Testicular Examination and Testicular Self-Examination (TSE)
How It Feels
A testicular examination by your doctor may cause mild discomfort if your testicles are painful, swollen, or inflamed. Whenever the genital area is touched, there is a possibility your body will react, and you may have an erection. This is a normal response that your doctor is aware of and you do not need to feel embarrassed.
Usually there is no pain or discomfort associated with a testicular self-examination (TSE) unless a testicle is swollen or tender. A cancerous lump usually is firm to the touch and usually is not tender or painful when pressed.
There are no risks linked with a testicular examination or testicular self-examination (TSE). But false-positive results may lead to diagnostic tests or procedures that you don't need.
Testicular examination and testicular self-examination (TSE) are two methods to detect lumps or abnormalities of the testicles.
Testicular examination and testicular self-examination (TSE)
Each testicle should feel firm but not hard, and the surface should be very smooth, without any lumps or bumps. The spongy, tube-shaped structure (epididymis) may be felt on the top and down the back side of each testicle. One testicle (usually the left) may hang slightly lower than the other, and one testicle may be slightly larger than the other. This difference is usually normal.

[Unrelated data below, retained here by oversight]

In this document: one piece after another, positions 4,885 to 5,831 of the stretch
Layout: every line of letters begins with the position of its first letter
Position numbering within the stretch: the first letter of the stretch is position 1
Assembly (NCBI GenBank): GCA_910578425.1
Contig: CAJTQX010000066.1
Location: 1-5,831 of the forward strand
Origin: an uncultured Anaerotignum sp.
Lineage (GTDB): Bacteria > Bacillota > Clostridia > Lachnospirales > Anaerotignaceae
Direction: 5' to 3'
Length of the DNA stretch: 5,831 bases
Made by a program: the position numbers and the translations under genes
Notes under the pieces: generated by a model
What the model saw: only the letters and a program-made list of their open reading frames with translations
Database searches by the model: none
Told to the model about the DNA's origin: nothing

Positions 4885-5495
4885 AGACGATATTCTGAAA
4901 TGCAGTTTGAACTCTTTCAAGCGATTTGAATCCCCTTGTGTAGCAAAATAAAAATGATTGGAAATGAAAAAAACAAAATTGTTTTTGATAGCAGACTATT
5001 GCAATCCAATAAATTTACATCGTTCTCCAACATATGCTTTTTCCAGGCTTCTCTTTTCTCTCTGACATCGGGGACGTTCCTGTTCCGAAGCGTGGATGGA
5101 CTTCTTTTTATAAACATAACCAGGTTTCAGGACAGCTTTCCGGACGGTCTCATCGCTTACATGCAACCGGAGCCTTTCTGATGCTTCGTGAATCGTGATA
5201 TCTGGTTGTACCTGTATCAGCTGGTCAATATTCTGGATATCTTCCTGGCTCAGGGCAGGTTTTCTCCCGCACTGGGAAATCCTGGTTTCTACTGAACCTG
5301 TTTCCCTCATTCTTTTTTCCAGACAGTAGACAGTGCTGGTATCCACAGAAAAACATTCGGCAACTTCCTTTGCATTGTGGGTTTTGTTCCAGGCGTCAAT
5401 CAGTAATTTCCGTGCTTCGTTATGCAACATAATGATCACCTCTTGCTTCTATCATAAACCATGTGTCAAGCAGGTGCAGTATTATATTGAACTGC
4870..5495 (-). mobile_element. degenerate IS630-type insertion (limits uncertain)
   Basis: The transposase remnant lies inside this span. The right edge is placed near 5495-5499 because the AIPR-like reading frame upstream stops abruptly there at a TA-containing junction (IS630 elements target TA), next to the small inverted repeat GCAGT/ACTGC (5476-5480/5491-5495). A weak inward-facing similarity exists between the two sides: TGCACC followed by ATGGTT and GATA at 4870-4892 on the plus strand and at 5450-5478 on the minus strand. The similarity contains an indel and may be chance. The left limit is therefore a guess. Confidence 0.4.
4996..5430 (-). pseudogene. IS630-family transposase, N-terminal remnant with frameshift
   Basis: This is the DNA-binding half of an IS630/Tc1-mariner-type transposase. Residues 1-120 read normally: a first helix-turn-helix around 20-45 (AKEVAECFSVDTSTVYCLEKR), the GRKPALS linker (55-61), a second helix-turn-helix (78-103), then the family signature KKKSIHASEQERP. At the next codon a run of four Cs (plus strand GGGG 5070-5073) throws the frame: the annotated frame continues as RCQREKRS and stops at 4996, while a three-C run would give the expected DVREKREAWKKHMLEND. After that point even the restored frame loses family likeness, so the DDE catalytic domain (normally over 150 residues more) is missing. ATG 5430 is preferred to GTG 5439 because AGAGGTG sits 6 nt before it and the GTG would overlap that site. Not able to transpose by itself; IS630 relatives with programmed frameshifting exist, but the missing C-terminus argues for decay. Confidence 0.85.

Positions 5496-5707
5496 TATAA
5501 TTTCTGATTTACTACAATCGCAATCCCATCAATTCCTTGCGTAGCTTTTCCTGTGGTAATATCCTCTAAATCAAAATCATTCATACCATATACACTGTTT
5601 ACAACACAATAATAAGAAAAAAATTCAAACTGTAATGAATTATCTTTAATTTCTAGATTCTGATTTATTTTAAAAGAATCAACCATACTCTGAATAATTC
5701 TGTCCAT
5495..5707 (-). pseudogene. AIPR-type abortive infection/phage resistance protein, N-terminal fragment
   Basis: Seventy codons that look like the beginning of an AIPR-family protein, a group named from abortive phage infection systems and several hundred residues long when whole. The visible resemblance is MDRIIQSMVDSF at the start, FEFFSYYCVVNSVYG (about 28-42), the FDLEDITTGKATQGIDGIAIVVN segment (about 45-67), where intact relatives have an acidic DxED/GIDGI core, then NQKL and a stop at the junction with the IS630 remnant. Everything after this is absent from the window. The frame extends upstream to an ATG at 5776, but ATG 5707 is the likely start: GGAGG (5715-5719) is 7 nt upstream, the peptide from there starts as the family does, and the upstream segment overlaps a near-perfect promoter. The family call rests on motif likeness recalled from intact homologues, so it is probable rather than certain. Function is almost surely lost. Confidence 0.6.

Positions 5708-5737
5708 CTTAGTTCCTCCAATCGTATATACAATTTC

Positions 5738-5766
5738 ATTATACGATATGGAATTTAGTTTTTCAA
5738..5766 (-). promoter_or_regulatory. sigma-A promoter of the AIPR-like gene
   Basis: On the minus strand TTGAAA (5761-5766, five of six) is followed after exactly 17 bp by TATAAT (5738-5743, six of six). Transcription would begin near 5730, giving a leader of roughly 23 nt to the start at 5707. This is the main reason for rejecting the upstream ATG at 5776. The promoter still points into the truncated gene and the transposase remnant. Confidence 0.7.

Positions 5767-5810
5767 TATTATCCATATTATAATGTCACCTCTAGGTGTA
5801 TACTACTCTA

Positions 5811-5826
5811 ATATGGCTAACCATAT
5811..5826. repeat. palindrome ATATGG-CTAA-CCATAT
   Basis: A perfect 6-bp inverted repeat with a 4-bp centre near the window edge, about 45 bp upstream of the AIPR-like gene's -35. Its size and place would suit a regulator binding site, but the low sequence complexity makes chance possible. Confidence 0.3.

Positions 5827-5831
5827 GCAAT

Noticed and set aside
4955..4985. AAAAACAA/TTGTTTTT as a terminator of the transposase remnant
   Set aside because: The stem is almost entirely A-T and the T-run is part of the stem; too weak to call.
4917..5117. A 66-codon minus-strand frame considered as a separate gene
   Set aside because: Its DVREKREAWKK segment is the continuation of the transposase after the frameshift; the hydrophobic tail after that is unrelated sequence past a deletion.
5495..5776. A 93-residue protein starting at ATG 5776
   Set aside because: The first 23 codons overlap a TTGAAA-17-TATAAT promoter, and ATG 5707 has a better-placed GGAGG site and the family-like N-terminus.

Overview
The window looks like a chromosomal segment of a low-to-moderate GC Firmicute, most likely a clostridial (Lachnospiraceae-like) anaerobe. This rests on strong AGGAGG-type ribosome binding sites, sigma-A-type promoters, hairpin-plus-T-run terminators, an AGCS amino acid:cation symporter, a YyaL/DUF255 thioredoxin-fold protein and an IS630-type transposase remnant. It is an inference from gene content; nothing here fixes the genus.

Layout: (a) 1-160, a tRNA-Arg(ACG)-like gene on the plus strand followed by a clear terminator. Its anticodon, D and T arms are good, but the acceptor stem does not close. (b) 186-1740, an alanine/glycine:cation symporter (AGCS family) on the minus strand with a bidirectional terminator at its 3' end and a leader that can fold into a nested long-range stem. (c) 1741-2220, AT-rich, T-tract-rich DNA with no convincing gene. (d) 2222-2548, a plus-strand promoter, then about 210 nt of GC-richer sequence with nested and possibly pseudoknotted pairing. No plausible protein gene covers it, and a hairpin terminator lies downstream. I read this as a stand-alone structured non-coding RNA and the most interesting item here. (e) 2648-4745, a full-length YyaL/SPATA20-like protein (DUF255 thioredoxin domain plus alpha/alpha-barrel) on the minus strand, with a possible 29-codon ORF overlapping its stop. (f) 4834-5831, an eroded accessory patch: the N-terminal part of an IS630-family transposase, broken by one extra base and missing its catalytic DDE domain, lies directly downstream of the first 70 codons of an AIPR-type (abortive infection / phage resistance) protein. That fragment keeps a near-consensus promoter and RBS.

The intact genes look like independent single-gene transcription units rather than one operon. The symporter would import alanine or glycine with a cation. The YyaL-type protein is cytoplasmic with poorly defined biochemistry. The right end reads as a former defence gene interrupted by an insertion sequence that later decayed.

No pain or discomfort is experienced during testicular examination or TSE.
A small, hard lump (often about the size of a pea) is felt on the surface of the testicle, or the testicle is swollen or enlarged. If you notice a lump or swelling during TSE, contact your doctor immediately. Do not delay or wait for the lump to go away, because it may be an early sign of testicular cancer. Immediate treatment provides the best chance for a cure.
One or both testicles are not felt. If you cannot feel one or both testicles while performing TSE, contact your doctor. This may mean an undescended testicle.
A soft collection of thin tubes (often referred to as a "bag of worms" or "spaghetti") is felt above or behind the testicle. This may mean a varicocele.
Sudden (acute) pain or swelling in the scrotum that is noticed during the testicular examination or TSE may mean an infection (epididymitis) or blockage of blood flow to the testicle (testicular torsion), either of which requires immediate medical evaluation.
A free-floating lump in the scrotum that is not attached to a testicle may be present but is not a cause for concern.
If you cannot feel both testicles in your baby's scrotum (descended), talk to his doctor.